This did not diminish the impact of T. D. "Daddy" Rice, who donned blackface to perform his "Jim Crow" dance, and minstrel troupes, both predominantly white and occasionally African American, like the Virginia Minstrels, the Ethiopian Minstrels and others, were forced to follow in his footsteps until after the Civil War. When African-American performers came knocking on stage doors in significant numbers, hoping to win an opportunity to tread the boards -- Sam Lucas, the Georgia Minstrels, Lew Johnson's Plantation Minstrel Company, Haverly's Mastodon Genuine Coloured Minstrels, the Great Nonpareil Coloured Troupe, James Bland, W. C. Handy, and others -- they too had to follow Rice's example.

"By the time real Black minstrels began performing, in the 1860's, the stereotypes previously developed by the blackface performers were so set they could not be broken," observed dance historian Lynne Fauley Emery. Ironically, blacks had to advertise themselves as "real," or "bona fide Negroes." They also had to maintain other traditions. Although some performers in Lew Johnson's Plantation Minstrel Company were "quite dark," according to Hughes and Meltzer, "they followed the custom of white minstrel troupe performers and blackened their faces and circled their lips with red and white to make their mouths twice normal size." One minstrel performer, Billy Kersands, even exploited this physiological stereotype and became well known because he "could put a cup and saucer in his mouth." Kersands was also known for a dance, the "Virginia Essence," which sounds reminiscent of Michael Jackson's "Moonwalk." According to one viewer, Kersands "moves forward without appearing to move his feet at all, by manipulating his toes and heels rapidly, so that his body is propelled without changing the position of his legs."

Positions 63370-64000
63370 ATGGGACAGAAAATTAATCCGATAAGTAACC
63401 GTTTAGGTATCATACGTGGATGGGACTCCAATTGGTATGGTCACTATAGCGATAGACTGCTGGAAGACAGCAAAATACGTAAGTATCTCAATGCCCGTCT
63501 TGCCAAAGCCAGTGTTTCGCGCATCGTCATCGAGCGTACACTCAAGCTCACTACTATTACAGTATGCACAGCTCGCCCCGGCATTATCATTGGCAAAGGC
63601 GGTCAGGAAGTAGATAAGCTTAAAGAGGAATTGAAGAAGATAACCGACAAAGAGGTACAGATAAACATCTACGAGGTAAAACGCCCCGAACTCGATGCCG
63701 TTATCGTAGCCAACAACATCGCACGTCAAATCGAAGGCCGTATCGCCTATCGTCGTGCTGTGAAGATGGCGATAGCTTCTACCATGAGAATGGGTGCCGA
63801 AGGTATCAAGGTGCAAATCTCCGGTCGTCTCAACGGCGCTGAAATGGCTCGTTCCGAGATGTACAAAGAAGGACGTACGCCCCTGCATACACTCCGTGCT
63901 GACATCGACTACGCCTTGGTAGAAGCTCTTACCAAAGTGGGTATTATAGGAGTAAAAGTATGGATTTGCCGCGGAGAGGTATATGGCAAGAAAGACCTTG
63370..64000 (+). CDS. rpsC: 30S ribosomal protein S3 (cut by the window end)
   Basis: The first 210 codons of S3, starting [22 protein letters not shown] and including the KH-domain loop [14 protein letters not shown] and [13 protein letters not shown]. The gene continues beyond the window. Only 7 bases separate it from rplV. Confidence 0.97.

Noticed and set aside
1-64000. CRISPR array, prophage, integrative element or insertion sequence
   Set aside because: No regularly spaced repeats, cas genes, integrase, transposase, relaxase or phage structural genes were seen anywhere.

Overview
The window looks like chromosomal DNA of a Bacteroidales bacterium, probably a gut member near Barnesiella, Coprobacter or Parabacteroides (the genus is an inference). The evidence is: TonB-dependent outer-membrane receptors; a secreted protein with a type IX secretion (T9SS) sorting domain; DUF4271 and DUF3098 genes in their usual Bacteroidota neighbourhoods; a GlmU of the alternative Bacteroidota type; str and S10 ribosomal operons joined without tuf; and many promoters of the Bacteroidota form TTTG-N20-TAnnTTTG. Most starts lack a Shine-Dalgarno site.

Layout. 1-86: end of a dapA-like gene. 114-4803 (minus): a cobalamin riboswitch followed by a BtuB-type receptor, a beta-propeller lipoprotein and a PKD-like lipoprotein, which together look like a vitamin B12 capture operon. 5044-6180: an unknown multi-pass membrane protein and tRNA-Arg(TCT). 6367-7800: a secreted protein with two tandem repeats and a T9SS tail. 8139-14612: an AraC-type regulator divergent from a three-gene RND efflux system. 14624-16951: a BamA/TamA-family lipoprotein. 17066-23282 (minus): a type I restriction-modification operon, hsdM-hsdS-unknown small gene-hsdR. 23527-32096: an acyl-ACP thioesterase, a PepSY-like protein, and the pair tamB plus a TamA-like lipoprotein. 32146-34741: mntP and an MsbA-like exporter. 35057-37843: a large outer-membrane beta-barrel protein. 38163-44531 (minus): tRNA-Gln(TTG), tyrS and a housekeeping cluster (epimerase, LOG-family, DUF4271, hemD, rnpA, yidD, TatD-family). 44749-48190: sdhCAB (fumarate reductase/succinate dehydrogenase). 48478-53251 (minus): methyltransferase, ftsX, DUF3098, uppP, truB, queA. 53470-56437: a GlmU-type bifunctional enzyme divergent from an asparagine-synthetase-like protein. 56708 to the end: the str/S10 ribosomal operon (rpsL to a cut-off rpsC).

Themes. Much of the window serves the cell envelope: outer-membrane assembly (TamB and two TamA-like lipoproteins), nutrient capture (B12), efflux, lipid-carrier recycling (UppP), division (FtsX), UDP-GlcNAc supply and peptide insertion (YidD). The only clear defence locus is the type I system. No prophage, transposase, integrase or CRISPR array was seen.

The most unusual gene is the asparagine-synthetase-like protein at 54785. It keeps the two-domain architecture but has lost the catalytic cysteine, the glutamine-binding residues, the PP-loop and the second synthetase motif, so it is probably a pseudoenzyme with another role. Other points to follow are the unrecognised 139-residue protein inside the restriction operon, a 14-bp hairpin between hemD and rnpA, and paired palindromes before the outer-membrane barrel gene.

Enjoying its heyday in the racially turbulent Civil War era, minstrelsy was loaded with social and political messages. In the years prior to the Civil War, white performers dominated the field, presenting denigrating stereotypes of happy-go-lucky blacks. After the war, even as parts of the country struggled to come to grips with the concept of freed slaves, newly established African-American minstrel companies thrived while sticking largely to choreography, script, and costumes popularized by T. D. "Daddy" Rice's caricature.

According to cultural historian Margaret Butcher, "In the minstrel role, where at best the Negro was only half himself, at the worst a rough caricature, he was instantly popular and acceptable." Still, even as they toed the old chalk line, blacks were able to undermine the flat, one-dimensional image of themselves and the show's rigid, three-part format: an opening section dominated by an interlocutor and two end-men, Mr. Tambo and Mr. Bones; a middle Olio, and a final Afterpiece.

Photo: Courtesy of Joe Nash.